Today’s post in the series Return to Our Senses in Lent is one of several reflections inspired by my new book Return to our Senses by Kimberlee Conway Ireton, author of The Circle of Seasons: Meeting God in the Church Year. you might also like to check out her other posts in the series:
In mid-February, my friend Susan gave me my first ever icon. It’s of Mary, the Theotokos, or God-bearer. The child Jesus leans against her cheek, one arm around her neck, the other resting on her chest, just above her left breast. His eyes look up at her in love; her eyes look out of the icon, at the viewer, at me.
I hung the icon on the east wall of my bedroom, above my writing desk, next to the window. Every afternoon, when I lie down on my bed with my two-year-old twins, to put them (and myself) down for a nap, I can see Mary looking at me with pity and compassion and love.
I need that kind of look these days. I’ve been worn out, worn down, just worn, like an old sheet that’s been washed way too many times. When I get this tired, the nasty voices in my head, which I can usually fight or keep at bay with prayer and Scripture recitation, get really loud and insistent, and in all their clamoring, I start to listen to them.
They say, Jesus never yelled at his disciples, and they bring to mind the way, earlier today, I raised my voice or lectured or even shamed one of my children.
They say things like, Jesus hung out with poor people and prostitutes. When was the last time you hung out with a poor person or a prostitute?
They say, There are people in this world who live on a dump. You, on the other hand, live in a two-bedroom house with running water and indoor plumbing in a nice neighborhood. Why can’t you just be grateful?
They don’t actually say that I’m a disappointment to Jesus or a bad Christian, but they imply it. They speak just enough truth to hook me, and I bite—and believe. And then they leave me floundering and gasping for air. So day after day, I fall exhausted on my bed, with one twin on either side of me and guilt and fear and shame circulating through my body like blood.
When I look up, I see Mary looking at me. Her gaze is one of infinite compassion and pity. She does not look like the kind of person who would say buck up and deal or quit complaining, you spoiled princess or you think your life is hard? Try living in a refugee camp.
No, she looks kind. So kind, in fact, that some afternoons, I find myself talking to her. I ask her if she ever got mad at Jesus, if she ever yelled at him, if she ever, in frustration, slapped him—all things I have done to my children, all things I am ashamed of. I ask her if it’s okay that I’m not feeding hungry people (unless my children count, and maybe they do, Mary?) or hanging out with prostitutes and criminals or even with people who aren’t at-home moms more or less like me.
She doesn’t answer. She just looks at me with pity and love.
When I tell Susan that I’ve started talking to the icon she gave me, she smiles. She says that I’m actually praying. She says, “An icon is a glimpse of heaven. You don’t talk to the icon. You talk through it, to the reality it points to, to Mary herself, who sits in heaven, praying to Jesus on our behalf.”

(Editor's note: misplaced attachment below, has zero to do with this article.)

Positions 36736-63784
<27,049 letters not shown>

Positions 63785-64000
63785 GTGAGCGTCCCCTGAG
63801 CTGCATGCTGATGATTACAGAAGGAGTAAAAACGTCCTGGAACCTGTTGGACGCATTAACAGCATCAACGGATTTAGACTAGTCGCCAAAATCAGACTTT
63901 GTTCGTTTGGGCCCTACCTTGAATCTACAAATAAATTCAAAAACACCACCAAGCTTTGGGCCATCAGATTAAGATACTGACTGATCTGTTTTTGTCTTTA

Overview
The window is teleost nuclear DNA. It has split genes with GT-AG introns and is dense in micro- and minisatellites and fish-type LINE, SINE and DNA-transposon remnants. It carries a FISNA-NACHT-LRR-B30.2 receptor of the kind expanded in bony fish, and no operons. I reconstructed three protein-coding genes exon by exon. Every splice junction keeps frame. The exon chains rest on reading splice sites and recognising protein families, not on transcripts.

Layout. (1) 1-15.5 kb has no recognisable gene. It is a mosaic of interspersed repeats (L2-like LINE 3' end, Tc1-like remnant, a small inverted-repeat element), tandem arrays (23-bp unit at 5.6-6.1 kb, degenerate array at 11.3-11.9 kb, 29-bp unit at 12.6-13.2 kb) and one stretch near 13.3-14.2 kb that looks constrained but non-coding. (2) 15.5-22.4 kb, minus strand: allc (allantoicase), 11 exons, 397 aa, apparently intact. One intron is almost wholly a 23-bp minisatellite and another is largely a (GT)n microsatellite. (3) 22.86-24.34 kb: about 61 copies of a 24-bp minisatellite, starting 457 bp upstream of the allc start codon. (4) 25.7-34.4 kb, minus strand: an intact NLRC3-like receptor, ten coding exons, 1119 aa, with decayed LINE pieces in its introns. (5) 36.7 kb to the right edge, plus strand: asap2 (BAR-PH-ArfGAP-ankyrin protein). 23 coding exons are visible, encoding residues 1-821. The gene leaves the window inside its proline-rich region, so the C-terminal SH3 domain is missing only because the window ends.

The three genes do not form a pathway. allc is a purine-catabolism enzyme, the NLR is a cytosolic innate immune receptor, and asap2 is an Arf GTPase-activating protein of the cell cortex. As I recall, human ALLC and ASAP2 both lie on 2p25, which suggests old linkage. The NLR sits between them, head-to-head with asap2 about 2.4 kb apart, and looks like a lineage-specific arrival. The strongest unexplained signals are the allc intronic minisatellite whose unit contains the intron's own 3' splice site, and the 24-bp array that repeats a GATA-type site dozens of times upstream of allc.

I was raised evangelical. We thought icons, if we thought about them at all, were just pictures. Susan, who was baptized in the Catholic Church, is far more comfortable with this whole praying-with-icons thing than I am. She continues, “In the Orthodox tradition, icons are a window through which we glimpse heaven, but through which Heaven can see us, too. Mary’s eyes of love in that icon are, in some mystical sense, really Mary’s eyes of love. She is really looking at you. The icon’s a glimpse of Truth, of the Really Real.”
I confess, despite (or perhaps because of) my evangelical upbringing, I love this idea. I love the thought that Mary, the mother of God; Mary, who raised the Son of God; Mary, whose mothering had eternal, cosmic consequences far beyond any that my own mothering might have; Mary who must therefore completely understand the heartache of being a mother, and also the joy and the frustration and the near-constant sense of failure—this is the woman whose loving eyes look into mine as I lie here on my bed
This afternoon, as I look at Mary, I think of my friend Jan. Jan is my mom’s age. She sort of adopted me when I moved to Seattle for college. On Sunday, Jan held me while I cried out much of the fear and frustration I’ve been carrying inside me these past weeks. She held me and rocked me like a child. She spoke words of reassurance and love. As she rocked me and held me and let me cry all over her sweater, Jan embodied the loving gaze of Mary, the loving gaze of Jesus. She became an icon of the love of God.
Now, looking at Mary, I see Jan, too. I see that if Jan, one of my fellow sinners, can look at me with love, without contempt, how much more must Jesus look at me with love? The contemptuous and venomous words that I’ve been listening to these past weeks aren’t the voice of God. God sounds like Jesus, with his arms of love outstretched on the cross. God sounds like Mary, with her eyes of love fixed on me as I lie here between my boys. God sounds like Jan, whispering prayers of grace and gratitude over me as I weep.
God looks at me with their eyes, eyes full of compassion and kindness and love. God speaks to me through their voices.
Jesus said, “The Father himself loves you.” (John 16:27) The Father himself loves me. The Father himself loves you. Amen. Amen.